In Super Bowl XLIX, after throwing two interceptions and leaving his team down by 10 points in the 4th quarter, Brady led the Patriots on two touchdown drives against the Seattle Seahawks. The Patriots capped off the comeback with a touchdown pass to Julian Edelman with just over two minutes remaining in regulation. On the ensuing Seahawks drive, quarterback Russell Wilson threw a deep pass to wide receiver Jermaine Kearse that was initially deflected by cornerback Malcolm Butler. Kearse juggled the ball on his chest and caught it, giving Seattle a first down on the 5 yard line. Color commentator Cris Collinsworth compared the acrobatic catch to David Tyree's iconic "Helmet Catch" against the Patriots in Super Bowl XLII. On the next play, running back Marshawn Lynch rushed to the 1 yard line, where he was tackled by Dont'a Hightower. Hightower later made one of the best tackles of the game, as he had to push a lineman off of him and dive tackle Lynch with his shoulder. On the next play, with 26 seconds left in the game, Wilson threw the ball to the right, intended for Ricardo Lockette. Instead of a touchdown, undrafted rookie cornerback Malcolm Butler read the route and intercepted the ball on the goal line in one of the most iconic plays in a Super Bowl. The Patriots prevailed, 28–24.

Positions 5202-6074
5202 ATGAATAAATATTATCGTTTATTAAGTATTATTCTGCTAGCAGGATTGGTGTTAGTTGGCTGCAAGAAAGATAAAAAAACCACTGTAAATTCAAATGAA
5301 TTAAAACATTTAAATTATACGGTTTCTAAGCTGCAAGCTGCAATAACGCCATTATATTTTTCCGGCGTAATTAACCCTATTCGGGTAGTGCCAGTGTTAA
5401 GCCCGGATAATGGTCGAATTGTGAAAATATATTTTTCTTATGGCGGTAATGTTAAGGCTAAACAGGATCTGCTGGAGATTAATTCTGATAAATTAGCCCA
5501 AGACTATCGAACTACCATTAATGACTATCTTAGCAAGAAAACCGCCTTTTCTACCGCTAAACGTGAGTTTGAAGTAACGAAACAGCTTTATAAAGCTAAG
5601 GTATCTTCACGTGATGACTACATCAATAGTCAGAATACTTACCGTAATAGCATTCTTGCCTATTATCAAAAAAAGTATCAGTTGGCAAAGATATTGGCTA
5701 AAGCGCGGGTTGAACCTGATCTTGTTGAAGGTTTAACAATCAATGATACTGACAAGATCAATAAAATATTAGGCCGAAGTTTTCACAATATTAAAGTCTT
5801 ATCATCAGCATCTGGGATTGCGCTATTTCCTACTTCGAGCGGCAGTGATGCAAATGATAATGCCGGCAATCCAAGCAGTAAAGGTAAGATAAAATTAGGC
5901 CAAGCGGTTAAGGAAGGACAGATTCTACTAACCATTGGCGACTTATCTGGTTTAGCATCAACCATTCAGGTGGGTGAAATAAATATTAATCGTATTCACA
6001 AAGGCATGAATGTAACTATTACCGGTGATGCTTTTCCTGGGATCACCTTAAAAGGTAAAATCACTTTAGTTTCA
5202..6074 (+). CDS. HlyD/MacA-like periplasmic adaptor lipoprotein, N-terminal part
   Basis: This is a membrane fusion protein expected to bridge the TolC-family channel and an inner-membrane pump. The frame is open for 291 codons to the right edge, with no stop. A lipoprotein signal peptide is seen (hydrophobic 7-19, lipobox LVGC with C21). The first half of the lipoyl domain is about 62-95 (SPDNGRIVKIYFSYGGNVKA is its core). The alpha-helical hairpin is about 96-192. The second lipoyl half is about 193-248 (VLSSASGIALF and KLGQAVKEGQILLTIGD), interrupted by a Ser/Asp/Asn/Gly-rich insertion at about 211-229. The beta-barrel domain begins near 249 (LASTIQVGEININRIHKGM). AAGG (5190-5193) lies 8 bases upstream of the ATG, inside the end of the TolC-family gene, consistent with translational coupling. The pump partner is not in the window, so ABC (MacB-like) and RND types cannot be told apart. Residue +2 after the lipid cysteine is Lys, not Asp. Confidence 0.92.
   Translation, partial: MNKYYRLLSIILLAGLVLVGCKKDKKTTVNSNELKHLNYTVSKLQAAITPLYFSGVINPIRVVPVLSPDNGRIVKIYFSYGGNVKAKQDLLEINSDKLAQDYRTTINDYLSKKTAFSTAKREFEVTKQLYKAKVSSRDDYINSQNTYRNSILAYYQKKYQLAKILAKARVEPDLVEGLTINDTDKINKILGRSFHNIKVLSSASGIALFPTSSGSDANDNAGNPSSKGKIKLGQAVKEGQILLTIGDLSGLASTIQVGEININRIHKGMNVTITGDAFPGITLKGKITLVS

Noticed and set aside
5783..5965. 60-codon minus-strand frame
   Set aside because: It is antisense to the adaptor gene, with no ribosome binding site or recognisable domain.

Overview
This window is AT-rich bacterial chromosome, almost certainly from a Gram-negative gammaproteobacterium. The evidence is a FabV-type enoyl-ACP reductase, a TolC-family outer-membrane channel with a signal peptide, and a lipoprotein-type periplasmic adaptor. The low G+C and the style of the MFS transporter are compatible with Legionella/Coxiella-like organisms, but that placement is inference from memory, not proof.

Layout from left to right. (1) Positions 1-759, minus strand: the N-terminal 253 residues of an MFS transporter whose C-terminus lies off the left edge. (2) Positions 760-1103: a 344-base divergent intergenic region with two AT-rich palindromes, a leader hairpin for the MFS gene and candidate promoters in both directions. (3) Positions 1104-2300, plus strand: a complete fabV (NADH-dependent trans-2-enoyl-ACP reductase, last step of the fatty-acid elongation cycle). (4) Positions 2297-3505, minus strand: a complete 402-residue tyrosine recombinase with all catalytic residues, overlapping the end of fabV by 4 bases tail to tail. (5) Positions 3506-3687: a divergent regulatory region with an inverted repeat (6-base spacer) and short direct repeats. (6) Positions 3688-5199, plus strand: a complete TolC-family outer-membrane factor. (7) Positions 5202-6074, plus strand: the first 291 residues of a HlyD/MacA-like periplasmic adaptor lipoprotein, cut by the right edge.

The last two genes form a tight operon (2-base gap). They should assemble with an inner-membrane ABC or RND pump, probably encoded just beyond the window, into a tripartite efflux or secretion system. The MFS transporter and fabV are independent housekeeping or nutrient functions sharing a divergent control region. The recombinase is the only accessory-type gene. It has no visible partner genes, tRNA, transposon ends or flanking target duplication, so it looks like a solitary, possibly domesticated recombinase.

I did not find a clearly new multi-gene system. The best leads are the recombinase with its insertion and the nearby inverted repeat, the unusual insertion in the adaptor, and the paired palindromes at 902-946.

2015: AFC Championship lossEdit

The Patriots had a hot start to the 2015 season, winning their first ten games. A series of injuries, including Julian Edelman, Rob Gronkowski, Brandon LaFell, Dion Lewis, and at one point, the entire offensive line, led to the Patriots to lose four of their next six games. After beating the Kansas City Chiefs in the Divisional round, Brady faced the vaunted Denver Broncos defense in the AFC Championship Game. The Patriots lost, 20–18.

2016: Fifth Super Bowl victoryEdit

Belichick and Brady on stage for the Lombardi Trophy presentation after Super Bowl LI